Graduate student Harini Iyer publishes two studies characterizing genes required for proper spermatogonial stem cell development.
Sexually reproducing organisms require gametes for the perpetuation of life and transmission of genetic information between generations. Male gametes, or sperm, arise from a dedicated population of stem cells known as spermatogonial stem cells (SSCs). Understanding the mechanisms of SSC maintenance can have important implications for understanding germ cell tumors and infertility. In a recent set of studies, members of the Newmark lab identify two molecules required for SSC maintenance.
In a study published in PLoS Genetics, graduate student Harini Iyer and colleagues show that the transcription factor Nuclear Factor Y-B (NF-YB) is required for SSC proliferation in planarians as well as in Schistosoma mansoni, a parasitic flatworm related to the free-living planarian and a causative agent of the disease schistosomiasis. Since reproduction plays a crucial role in the life cycle of these parasites, identification of molecules required for parasite germ cell production can open new avenues for combating this major neglected tropical disease. Read the full article here.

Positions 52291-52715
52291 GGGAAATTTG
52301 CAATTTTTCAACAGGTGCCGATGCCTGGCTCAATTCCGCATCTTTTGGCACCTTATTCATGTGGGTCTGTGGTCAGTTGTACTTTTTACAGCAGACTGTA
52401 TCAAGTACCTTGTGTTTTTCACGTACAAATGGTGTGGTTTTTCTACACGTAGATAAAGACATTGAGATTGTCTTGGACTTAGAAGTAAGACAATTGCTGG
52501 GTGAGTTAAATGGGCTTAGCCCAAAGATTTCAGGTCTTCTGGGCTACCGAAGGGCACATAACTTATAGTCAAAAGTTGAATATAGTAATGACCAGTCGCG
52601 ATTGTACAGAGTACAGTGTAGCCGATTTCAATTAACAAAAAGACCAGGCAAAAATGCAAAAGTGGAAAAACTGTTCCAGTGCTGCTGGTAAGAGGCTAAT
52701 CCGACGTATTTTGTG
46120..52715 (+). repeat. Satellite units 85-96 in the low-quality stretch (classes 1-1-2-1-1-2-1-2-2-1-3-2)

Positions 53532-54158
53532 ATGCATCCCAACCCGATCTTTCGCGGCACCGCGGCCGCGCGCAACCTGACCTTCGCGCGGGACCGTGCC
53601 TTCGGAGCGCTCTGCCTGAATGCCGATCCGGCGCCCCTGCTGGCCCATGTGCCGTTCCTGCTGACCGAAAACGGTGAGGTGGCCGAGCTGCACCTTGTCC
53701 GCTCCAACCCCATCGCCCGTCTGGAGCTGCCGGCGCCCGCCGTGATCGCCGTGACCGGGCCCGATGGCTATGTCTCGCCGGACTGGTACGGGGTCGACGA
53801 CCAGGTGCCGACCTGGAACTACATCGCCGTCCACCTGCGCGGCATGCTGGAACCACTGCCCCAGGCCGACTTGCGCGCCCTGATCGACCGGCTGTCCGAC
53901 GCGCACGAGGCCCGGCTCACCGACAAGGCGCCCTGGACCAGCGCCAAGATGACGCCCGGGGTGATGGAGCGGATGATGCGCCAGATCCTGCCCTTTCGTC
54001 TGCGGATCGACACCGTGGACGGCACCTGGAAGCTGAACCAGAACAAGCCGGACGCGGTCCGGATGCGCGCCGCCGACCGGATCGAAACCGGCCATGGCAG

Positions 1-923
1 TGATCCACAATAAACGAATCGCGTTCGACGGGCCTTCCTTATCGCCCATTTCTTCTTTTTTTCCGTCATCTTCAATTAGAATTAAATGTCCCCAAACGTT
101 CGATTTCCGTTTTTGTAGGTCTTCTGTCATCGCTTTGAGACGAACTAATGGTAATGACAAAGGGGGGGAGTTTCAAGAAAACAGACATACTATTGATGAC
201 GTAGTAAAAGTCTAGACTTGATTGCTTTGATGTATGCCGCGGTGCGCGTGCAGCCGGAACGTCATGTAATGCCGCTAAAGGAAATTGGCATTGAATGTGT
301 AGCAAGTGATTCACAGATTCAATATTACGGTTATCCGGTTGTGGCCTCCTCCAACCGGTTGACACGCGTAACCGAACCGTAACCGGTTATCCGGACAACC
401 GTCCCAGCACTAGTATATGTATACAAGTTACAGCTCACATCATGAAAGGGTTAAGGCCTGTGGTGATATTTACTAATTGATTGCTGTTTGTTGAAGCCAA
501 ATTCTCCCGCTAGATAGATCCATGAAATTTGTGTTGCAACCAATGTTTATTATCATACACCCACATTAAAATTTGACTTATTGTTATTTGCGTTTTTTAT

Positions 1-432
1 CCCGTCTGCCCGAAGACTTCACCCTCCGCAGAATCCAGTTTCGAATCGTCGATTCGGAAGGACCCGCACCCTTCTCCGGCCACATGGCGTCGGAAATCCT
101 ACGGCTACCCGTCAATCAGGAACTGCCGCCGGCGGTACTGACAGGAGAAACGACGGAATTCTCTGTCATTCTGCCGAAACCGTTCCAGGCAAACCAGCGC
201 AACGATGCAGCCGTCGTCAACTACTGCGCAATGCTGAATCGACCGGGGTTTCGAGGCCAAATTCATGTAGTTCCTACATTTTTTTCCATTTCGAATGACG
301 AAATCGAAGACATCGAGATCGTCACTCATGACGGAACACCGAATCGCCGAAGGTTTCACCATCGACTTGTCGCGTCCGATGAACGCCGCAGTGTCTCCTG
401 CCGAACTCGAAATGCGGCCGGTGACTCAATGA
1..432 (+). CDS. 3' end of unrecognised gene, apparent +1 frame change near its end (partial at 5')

In a different study, Iyer et al. functionally characterize planarian homologs of the gene boule. Boule belongs to a family of RNA binding proteins known to play an important role in human infertility. In this study, published in PNAS, the authors find that unlike other invertebrate boule homologs, a planarian boule is required for SSC maintenance. Intriguingly, this early germ cell function is similar to that of the vertebrate representatives of this gene family. The planarian is therefore a tractable invertebrate model system for understanding the germ cell functions of genes conserved between planarians and vertebrates. Read the full article here.
July 10, 2016.